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President’s office warns Khamenei about the crash!

http://irantag.net/?p=5495

Khamenei is warned about consequences of his way of leadership and not paying attention to experts’ warnings in critical conditions.

[In this footage by Iranian president’s office, Khamenei is warned about consequences of his way of leadership and not paying attention to experts’ warnings in critical conditions. Dr. Amir Nazemi, head of Future Study Group of Center for Strategic Studies, uses an air crash analogy to make his point about significance of paying attention to others’ admonitions in critical conditions.]

–Crash. Crash is always painful. It is painful for all of us. With any crash, we lose a part of ourselves. Today’s airplanes are built very safely, and for an airplane to clash, there must be at least 7 consecutive human errors.

Air crash happens everywhere. But in some airlines of some countries, there are more air crashes. In 1990s, Korean airline had 17 times more crashes than the world average. The issue was so serious that America banned its employees from flying with this airline, Canadian government didn’t allow its airplanes to land, and Delta and Air France airlines revoked their contracts with it.

The question was: why? Was the cause of crashes technical problems? No, their airplanes weren’t different from others’. Was it due to human resources like training pilots or their fatigue? Again, no. This became the subject of many studies. Studies conducted by Boeing and researches of two linguists – Fisher and Orsano – revealed a big secret to us.

The problem was in the linguistic structure. The problem was in the choice of words for communication. The studies showed that airplanes were crashing for a very simple reason: in critical conditions, no one talked to others with clarity. Linguistic structure in some cultures – due to shame, respect, fear, seniority, or even what we call politeness – is in such a way that in the expert team, for example, co-pilot or flight engineer, cannot not clearly mention the captain’s mistake.

We can divide the sentences from clear imperative sentences to stylized sentences. Studies showed that when co-pilot wants to talk about someone’s mistake, he can use imperative sentences, and for example, say, “Captain, turn right for 30 degrees.” Or he can say in a very stylized manner, “In my humble opinion, perhaps it is better if you change the direction.” The sentence that the co-pilot chooses in that critical condition decides our destiny. The stylized sentence is actually saying, “Captain, don’t recognize me; don’t take me seriously.”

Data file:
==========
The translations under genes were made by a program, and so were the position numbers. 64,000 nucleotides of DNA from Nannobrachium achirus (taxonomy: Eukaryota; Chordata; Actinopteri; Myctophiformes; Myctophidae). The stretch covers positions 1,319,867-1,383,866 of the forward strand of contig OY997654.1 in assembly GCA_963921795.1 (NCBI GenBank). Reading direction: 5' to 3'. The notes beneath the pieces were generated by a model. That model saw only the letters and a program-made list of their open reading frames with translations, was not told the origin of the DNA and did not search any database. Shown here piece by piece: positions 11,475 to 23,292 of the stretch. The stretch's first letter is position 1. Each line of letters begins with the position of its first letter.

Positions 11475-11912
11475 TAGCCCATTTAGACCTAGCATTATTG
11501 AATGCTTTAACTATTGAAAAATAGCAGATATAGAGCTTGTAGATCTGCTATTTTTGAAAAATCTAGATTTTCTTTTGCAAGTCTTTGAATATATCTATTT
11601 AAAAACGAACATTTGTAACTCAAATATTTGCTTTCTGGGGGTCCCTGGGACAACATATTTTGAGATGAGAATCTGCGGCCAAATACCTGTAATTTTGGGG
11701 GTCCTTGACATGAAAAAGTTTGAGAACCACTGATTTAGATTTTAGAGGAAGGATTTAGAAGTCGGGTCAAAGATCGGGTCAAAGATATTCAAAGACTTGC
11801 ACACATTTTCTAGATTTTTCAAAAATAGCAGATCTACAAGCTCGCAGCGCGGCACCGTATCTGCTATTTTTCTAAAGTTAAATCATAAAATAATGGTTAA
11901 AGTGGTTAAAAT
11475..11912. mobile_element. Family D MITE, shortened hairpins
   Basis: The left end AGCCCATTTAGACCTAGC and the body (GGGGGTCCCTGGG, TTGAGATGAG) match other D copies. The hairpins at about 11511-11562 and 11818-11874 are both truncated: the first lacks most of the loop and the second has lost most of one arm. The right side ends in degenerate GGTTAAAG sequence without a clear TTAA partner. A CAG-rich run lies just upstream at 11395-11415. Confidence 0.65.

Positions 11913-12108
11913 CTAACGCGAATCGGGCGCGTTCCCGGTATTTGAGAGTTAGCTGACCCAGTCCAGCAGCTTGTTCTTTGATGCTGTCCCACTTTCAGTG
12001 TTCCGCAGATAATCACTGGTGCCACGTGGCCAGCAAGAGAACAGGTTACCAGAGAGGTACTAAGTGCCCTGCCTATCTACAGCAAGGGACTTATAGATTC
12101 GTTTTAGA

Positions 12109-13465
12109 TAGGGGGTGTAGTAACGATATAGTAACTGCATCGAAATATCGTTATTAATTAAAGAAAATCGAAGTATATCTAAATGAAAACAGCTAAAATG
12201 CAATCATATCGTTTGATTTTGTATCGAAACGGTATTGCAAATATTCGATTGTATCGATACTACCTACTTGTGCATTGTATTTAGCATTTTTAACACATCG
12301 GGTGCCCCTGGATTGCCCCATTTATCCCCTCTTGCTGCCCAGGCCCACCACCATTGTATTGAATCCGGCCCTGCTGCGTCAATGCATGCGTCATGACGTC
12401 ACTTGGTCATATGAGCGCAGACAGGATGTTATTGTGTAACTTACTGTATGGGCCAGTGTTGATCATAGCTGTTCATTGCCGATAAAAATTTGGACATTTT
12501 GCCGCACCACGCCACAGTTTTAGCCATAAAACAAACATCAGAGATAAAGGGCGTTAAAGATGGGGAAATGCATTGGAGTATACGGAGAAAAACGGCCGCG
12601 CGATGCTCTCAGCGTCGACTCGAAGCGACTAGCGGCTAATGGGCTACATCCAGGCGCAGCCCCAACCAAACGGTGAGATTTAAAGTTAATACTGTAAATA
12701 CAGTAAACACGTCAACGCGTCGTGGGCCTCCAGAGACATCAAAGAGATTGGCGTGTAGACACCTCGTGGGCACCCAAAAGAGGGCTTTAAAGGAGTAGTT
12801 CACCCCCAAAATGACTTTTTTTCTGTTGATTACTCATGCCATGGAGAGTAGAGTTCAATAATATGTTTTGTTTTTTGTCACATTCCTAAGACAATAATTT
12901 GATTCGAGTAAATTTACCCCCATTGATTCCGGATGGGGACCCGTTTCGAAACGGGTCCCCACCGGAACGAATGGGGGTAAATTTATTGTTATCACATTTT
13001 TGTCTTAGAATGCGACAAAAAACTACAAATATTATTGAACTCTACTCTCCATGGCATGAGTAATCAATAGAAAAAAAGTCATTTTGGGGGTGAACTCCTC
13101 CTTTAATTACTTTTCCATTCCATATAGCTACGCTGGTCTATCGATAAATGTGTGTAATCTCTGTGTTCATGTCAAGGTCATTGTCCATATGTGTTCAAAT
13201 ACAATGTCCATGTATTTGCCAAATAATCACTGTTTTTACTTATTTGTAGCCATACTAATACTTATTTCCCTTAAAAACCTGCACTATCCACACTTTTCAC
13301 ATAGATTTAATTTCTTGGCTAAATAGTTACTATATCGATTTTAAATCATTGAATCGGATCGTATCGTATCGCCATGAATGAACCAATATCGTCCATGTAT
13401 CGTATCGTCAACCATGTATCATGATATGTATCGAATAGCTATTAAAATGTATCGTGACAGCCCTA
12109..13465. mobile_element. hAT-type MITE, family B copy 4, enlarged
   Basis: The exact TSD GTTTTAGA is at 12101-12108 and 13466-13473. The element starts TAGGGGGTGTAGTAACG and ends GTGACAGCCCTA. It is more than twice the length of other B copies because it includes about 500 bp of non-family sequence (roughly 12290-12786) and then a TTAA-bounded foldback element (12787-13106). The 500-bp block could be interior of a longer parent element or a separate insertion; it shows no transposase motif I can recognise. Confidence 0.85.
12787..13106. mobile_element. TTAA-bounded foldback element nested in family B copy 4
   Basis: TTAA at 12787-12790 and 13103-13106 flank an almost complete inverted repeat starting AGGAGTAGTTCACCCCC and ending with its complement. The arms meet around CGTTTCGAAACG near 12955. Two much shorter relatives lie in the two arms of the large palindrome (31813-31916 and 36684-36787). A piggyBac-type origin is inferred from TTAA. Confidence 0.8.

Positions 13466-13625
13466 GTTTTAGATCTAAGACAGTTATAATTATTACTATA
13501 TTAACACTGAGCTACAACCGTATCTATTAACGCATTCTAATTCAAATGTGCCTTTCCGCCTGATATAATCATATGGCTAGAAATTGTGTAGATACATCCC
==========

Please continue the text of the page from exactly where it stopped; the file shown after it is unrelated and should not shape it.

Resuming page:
Studying their black boxes showed that in some cultures like that of Korea, the co-pilot or the flight engineer had used very stylized sentences when seeing some mistakes. But in other cultures where there had been clarity and sentences were clear and even imperative, there had been fewer air crashes. Psychological studies on the black boxes showed that even in one case, when the co-pilot knew that the pilot was making a mistake, he wasn’t prepared to take charge of the flight.

And they all lost their lives because of that. Two lessons: 1) Culture, along with technology, determines success or failure. Better airplane is definitely effective, but in critical conditions, co-pilot or even the experts – to prevent silence and big failure – have no other choice but shouting at captain, telling him he is making a mistake.

2) The captain must know that guiding the airplane is a teamwork, and the only way to collective safety is to give freedom to experts or co-pilots and flight engineers to tell him about his mistake clearly. And he must allow the correction to happen. In one of these flights, when a co-pilot had warned the pilot about his mistake, the captain had backhanded him in the face. That flight crashed, and this is what learned from the black box. Captain is in charge of the flight, but he is also in charge of listening to warnings. I am talking about crashing. Any crash. Any crash in which it is not clearly said, “Captain, you are making a mistake.”